The western United States will soon have its first aquatic species map thanks to the joint efforts of the scientists from the U.S. Forest Service.
More precisely, it looks like the biodiversity map will be available to the public next year. The wildlife biologists named it the Aquatic Environmental DNA Atlas, and it is the largest project of its kind.
According to the lead researcher Dan Isaak, the map will have multiple functions. In other words, the scientists will use it to establish which areas need more funding and which species are endangered.
The aquatic species map will be in digital format making the job much easier for the researchers. This way, they will be able to collect valuable data which will be used to develop efficient conservation strategies.
In addition, the officials will be able to take snapshots in various sites to track the progress of their projects and to observe how the ecosystem changes in time. However, this large-scale initiative will require the help of citizens who can volunteer to collect samples from multiple locations and send them to the lab for testing.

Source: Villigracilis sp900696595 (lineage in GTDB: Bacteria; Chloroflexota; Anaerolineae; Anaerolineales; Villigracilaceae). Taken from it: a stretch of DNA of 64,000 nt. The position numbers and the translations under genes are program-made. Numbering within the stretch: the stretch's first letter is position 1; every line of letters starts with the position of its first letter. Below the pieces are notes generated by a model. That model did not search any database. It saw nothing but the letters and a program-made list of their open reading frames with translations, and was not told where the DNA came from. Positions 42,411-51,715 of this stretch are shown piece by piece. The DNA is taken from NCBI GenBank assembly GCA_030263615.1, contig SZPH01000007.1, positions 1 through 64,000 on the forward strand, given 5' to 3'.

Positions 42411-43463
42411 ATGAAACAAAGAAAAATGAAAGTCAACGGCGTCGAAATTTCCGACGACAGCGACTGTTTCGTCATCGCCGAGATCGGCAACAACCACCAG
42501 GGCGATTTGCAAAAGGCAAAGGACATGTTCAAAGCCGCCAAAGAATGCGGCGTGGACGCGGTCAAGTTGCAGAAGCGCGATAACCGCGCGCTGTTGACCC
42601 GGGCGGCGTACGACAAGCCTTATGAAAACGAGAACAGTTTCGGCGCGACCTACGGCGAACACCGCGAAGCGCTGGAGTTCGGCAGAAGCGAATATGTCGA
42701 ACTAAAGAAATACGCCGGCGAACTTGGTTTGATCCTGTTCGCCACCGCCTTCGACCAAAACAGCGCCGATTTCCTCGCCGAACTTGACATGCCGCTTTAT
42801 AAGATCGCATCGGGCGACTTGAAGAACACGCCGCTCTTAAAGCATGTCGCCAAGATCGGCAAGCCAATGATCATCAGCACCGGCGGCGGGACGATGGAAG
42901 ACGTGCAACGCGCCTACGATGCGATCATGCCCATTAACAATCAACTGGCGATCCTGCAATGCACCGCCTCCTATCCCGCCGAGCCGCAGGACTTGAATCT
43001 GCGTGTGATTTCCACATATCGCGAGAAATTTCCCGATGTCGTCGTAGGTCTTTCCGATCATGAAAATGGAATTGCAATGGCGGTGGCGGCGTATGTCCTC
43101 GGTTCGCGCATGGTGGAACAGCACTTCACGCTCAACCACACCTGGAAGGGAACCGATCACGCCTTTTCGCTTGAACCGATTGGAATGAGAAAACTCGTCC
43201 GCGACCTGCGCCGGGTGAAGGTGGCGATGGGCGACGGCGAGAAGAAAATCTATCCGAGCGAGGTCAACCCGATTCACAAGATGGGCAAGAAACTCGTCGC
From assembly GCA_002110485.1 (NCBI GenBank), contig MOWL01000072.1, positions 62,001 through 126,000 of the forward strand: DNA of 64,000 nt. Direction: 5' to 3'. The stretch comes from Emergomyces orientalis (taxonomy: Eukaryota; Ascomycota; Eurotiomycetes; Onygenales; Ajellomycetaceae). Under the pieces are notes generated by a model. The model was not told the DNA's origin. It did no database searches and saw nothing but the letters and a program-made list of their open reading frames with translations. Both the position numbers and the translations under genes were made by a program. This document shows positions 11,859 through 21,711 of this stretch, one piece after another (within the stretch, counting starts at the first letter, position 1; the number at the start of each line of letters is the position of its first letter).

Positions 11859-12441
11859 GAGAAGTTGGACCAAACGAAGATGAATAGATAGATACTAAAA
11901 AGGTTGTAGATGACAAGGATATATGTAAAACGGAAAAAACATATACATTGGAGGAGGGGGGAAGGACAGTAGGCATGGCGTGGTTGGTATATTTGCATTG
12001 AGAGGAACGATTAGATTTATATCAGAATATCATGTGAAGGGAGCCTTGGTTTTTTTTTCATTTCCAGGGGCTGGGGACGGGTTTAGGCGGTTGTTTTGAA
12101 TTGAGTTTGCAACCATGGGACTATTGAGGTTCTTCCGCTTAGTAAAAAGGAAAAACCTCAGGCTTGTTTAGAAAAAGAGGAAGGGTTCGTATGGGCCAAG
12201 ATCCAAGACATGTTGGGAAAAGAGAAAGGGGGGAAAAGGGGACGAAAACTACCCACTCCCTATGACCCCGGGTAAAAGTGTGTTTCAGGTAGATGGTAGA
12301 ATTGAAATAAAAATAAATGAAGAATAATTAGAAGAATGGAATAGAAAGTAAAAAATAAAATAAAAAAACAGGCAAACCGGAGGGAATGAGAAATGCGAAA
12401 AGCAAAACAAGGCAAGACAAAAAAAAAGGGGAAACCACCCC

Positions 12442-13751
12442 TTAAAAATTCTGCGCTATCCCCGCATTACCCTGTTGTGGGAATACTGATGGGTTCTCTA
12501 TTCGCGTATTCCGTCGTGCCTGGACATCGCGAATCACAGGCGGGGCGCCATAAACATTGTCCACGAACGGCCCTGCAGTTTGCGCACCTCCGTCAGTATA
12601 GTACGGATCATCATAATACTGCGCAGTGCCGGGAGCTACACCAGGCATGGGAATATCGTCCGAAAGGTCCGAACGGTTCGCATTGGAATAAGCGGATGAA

The aquatic species map will include all species of insects, fish, and mammals, such as the river otter and the endangered Chinook and Coho salmon. The atlas functions on a new technology which can identify every creature in a river just by analyzing the DNA from a single water sample.
Besides its tracking purpose, the map will also represent a reliable asset against many invasive species which have affected several ecosystems throughout the country. Therefore, scientists will be able to identify them because their DNA is registered in the map’s database.
According to Michael Schwartz, the director of the National Genomics Center, the researchers need a year until they can apply this revolutionary technology to spot more than one species after just one test taken from a single water sample.
This project was inspired from the Bull Trout Environmental DNA Atlas which involved five states: Washington, Nevada, Oregon, Idaho, and Montana. Isaak underlined that the Bull Trout Atlas played a major role in the recovery of that endangered species.
Schwartz says that when the aquatic species map becomes available, people will be able to use their smartphones to scan many river sections and find out what species live there.
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